HONOLULU - U.S. Rep. Mazie Hirono defeated former Hawaii Gov. Linda Lingle on Tuesday night to become Hawaii's next U.S. senator, prevailing in a race many believed key to shifting power dynamics in Congress.
With 244 of 250 precincts reporting statewide, Hirono led Lingle 61.7 percent to 36.8 percent.
"When I saw the first printout, I gasped," Hirono said. "And then tears came to my eyes."
U.S. Rep. Mazie Hirono places a flower lei on candidate Tulsi Gabbard at the Japanese Cultural Center on Tuesday in Honolulu.
Hirono ran on a platform of stopping Lingle as a representative of national Republican interests. At every turn, Hirono linked her opponent with well-known GOP names including Mitt Romney, Paul Ryan and George W. Bush.
"I wish I could have delivered a better result to you, but it had nothing to do with you," said Lingle, addressing supporters in her campaign headquarters.
In other congressional races, Democrat Tulsi Gabbard was handily defeating Republican Kawika Crowley 76.9 percent to 18.5 percent, with 134 of 135 precincts reporting.
In the first congressional district, which serves urban Oahu, Democratic incumbent Colleen Hanabusa took 53.5 percent of the vote, with Republican challenger Charles Djou garnering 44.5 percent of the vote.
Hirono held court for Democrats in a state known to support the party. President Barack Obama topped the ticket for Democrats in his birth state in his bid for re-election.
Lingle failed in pitching herself as a bipartisan leader who's a better fit for Hawaii, given rare Senate elections without incumbents.
Lingle campaign officials said they were disappointed with media organizations calling the race based on exit polls.
"It's irresponsible for national media to be calling the Hawaii race with no data," said Corrie Heck, Lingle's campaign spokeswoman. "They called it within minutes of the polls closing despite considerable challenges in over 20 precincts statewide."
Hirono said before the race was called that she's happy for her advantages as a Democrat, but she took nothing for granted in the race. Lingle said she considered herself an underdog with a strong chance to win.
"I guess we're disappointed," said Lingle's Maui County campaign manager, Stephanie Aveiro. "We gave it a really good try and feel great about Linda herself and how she did. She would have been a wonderful senator. I think the country really, really needs to pull together now, and I sincerely think that she would have worked in a bipartisan fashion and would have been a leader to help solve these problems we face."
State Democratic Maui County Regional Coordinator Dylan Beesley said he was proud of Hirono and how hard she and her volunteers fought to win.
"She knew, like her supporters, that Linda Lingle was not right for Hawaii," Beesley said. "Mazie is going to be a strong and powerful voice in the Senate.
"She will be leading the charge for a stronger, more energy independent and sustainable future for Hawaii," he said, adding that she plans to find ways to eventually cut Hawaii's cord to foreign oil. "I think both she and Tulsi (a war veteran) also understand the costs of war and are ready to end Afghanistan."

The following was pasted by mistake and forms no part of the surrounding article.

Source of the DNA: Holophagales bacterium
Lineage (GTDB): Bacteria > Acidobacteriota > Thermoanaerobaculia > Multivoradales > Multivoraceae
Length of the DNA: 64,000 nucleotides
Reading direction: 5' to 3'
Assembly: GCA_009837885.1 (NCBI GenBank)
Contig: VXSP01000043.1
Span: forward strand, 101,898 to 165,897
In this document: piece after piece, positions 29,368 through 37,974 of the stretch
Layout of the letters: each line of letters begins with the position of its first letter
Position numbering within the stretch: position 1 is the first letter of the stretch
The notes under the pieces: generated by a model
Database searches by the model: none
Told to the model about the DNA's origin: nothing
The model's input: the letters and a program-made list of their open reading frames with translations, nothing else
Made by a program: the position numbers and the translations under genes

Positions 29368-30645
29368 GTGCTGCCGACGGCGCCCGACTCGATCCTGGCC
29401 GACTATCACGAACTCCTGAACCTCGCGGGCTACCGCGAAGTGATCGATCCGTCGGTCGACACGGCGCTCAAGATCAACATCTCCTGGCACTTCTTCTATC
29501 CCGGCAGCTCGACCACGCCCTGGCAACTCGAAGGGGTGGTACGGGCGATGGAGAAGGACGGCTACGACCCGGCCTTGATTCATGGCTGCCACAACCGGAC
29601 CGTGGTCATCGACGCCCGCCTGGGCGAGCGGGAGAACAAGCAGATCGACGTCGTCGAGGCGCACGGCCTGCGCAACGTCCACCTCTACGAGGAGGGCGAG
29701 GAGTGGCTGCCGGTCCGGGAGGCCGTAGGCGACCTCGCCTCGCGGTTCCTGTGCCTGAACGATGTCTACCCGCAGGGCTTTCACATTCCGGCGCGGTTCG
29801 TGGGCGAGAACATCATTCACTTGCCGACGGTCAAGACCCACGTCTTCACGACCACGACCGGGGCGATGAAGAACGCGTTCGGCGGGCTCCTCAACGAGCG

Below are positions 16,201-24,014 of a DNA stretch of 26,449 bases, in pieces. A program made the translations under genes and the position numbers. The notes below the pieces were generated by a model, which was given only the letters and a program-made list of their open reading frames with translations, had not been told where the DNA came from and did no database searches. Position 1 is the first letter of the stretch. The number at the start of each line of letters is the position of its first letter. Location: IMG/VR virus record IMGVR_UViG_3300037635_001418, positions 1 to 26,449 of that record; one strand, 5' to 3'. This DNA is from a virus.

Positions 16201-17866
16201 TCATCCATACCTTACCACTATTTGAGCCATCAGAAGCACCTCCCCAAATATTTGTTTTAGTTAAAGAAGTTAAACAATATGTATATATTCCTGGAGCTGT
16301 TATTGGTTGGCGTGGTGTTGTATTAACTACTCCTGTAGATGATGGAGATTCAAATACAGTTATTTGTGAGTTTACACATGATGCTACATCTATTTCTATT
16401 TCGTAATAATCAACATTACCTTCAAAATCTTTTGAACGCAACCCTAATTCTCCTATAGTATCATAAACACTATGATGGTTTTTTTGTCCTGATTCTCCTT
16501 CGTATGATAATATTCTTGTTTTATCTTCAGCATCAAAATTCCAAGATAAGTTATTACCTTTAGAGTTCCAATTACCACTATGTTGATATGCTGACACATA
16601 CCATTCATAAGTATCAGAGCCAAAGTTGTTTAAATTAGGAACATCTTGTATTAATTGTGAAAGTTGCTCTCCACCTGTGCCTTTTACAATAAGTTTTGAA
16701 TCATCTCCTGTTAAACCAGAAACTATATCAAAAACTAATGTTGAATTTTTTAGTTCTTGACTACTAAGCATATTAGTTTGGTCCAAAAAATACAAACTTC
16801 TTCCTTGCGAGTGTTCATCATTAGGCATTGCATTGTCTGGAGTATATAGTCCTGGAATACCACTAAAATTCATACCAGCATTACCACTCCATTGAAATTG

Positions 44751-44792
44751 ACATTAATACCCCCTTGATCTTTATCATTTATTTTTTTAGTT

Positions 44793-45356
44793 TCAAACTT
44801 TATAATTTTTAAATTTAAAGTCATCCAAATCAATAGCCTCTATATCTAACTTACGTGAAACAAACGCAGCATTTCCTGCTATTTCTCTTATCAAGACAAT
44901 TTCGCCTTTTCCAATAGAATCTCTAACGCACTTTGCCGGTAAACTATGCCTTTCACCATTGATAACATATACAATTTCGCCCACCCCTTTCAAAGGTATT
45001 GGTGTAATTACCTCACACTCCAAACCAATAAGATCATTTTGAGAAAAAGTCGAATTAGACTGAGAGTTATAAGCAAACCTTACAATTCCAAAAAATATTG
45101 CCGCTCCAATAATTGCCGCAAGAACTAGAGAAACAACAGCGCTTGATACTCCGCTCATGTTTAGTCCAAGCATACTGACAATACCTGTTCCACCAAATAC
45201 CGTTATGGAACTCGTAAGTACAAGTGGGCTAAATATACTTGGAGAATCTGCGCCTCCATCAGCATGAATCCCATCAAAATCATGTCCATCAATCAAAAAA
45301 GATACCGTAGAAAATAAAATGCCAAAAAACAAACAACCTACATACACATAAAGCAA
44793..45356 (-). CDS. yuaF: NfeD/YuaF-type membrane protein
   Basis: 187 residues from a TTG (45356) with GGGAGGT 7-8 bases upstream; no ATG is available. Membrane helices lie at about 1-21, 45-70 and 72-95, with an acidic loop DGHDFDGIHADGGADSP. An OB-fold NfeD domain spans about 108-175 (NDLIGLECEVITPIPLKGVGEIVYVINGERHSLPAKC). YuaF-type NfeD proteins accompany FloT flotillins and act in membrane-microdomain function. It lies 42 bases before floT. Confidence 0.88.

Voters at polls on Tuesday favored Hirono but had a wide array of opinion. In addition to support for each candidate, some liked neither and simply voted for the candidate they disliked less.
Carolyn Haley, a 53-year-old administrator at an information technology company, said Lingle has been a disaster for Hawaii, but Hirono's not much better.
"I hate her (Lingle) and I hate voting for Mazie but I'm not voting for Lingle," said Haley, who lives in Honolulu.
Lingle said she spoke with several Democrat voters on the campaign trail recently who said they would quietly support her.
Richard Tran, a 19-year-old student at the University of Hawaii at Manoa, said he voted for Obama but also supported Lingle and Djou, and left some of the ballots blank because he didn't want to vote "blindly."
"I don't go so much for a particular party," Tran said. "I look for someone who matched my views and that could be Republican or Democrat."
The Senate race brought heavier attention to Hawaii than usual because of a rare open race created by U.S. Sen. Daniel Akaka's announcement that he would retire. Akaka had held the seat since 1990, when as a congressman he was appointed to replace U.S. Sen. Spark Matsunaga, who died.
The opening dovetailed with Republican hopes of winning four seats nationwide to regain majority control in the U.S. Senate. Lingle, a two-term governor who left office in 2010, was the best chance for a struggling GOP party in Hawaii. She easily won an August primary.
Hirono won a closer Democratic primary against former U.S. Rep. Ed Case, arguing she was a stronger supporter of Obama and Democratic values. She had stronger support from party officials still sore at Case for challenging Akaka in a primary in an earlier race.
Hirono won the endorsement of the state's largest newspaper, the Honolulu Star-Advertiser, while Lingle was endorsed by The Maui News and the Hawaii Tribune-Herald.
Hirono undercut Lingle's argument of bipartisanship by saying Lingle is in line with national Republicans, including Obama's GOP opponent, Romney.
Hirono said she hopes Washington politicians can set aside differences that led to abysmal productivity in 2012.
"I'm hopeful that we will be able to focus on what's good for the people of our country," she said.
* Maui News Staff Writer Chris Hamilton contributed to this report.